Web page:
According to the Anti-Counterfeiting Educational Foundation, as well as our own research, there are many fake one-ounce silver American Eagles being peddled in online marketplaces.  The fakes are composed of cheaper base metals, often without any disclosure.

It may seem hard to believe that fraudsters would go to the trouble of creating realistic-looking phony silver coins given that they will sell for only a small fraction of what counterfeit gold or numismatic coins can garner.  But perhaps they are exploiting the fact that bullion buyers tend to be less careful and less suspicious when shopping for silver.

You should never have to wonder whether what you’re buying is the real deal.  That means never buying from disreputable or unknown sources.  Naturally, illicit operators will try to tempt you away from what good sense dictates by offering what appears to be an unbeatable deal.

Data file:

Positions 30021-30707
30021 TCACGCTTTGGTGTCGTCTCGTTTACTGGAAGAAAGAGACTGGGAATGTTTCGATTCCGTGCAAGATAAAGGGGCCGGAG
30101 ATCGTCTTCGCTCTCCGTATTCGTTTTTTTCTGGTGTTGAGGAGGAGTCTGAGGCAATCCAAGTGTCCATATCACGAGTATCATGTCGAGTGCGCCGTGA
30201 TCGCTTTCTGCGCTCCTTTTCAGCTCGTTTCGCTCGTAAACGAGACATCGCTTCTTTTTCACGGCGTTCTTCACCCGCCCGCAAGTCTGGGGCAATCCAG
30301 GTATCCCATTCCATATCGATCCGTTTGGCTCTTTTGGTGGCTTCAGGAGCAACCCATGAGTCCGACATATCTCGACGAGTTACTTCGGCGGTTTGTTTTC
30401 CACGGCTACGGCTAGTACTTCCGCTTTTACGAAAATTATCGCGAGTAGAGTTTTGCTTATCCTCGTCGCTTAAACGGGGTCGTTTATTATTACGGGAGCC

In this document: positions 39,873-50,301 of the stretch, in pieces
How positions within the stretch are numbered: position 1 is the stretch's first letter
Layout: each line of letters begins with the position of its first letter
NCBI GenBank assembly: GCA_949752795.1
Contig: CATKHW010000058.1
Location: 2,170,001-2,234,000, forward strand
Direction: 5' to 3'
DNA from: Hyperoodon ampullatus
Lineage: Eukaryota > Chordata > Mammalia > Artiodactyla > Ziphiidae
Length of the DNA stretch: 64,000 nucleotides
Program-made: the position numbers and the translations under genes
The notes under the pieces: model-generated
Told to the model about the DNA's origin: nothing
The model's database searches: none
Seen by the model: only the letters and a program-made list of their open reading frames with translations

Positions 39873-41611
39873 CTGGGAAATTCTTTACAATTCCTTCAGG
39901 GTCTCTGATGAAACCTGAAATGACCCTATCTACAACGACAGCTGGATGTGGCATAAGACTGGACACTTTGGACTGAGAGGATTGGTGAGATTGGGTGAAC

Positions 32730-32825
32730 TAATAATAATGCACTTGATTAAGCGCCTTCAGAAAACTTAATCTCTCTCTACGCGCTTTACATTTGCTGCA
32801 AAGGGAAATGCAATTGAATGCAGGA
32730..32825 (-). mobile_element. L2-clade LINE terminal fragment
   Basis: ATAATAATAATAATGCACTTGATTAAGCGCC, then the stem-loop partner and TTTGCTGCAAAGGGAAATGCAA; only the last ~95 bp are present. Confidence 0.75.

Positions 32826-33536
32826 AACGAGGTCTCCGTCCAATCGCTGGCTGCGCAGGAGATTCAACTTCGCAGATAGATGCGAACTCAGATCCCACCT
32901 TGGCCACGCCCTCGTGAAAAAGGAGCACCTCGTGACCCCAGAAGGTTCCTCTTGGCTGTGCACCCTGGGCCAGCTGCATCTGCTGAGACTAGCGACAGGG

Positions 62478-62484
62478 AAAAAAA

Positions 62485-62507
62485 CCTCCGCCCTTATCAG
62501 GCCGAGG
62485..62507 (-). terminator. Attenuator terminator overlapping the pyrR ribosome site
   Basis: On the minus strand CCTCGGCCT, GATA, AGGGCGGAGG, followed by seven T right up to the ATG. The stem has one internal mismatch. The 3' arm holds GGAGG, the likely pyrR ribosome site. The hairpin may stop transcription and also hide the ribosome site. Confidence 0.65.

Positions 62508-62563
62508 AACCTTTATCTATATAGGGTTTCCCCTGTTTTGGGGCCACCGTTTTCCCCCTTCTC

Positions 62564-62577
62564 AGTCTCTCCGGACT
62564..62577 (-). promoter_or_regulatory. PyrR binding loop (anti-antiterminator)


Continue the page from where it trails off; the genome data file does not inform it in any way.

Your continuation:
The reality is that anyone who wants to sell you gold or silver at prices that are too good to be true is trying to hoodwink you.  Either the product isn’t genuine. Or it won’t come at all. Or it’s a bait and switch scheme designed to get you in the door, so-to-speak, so that a salesman can harangue into buying something much pricier.

When it comes to buying physical precious metals, only reputable dealers that specialize in what you actually are interested in owning deserve your business. 

We are certainly proud of the reputation we have built over the years at Money Metals Exchange and will continue to work hard to keep it. And you never have to wonder about the authenticity of the products we sell as our rigorous and highly sophisticated testing equipment verifies every piece of metal that passes through our building.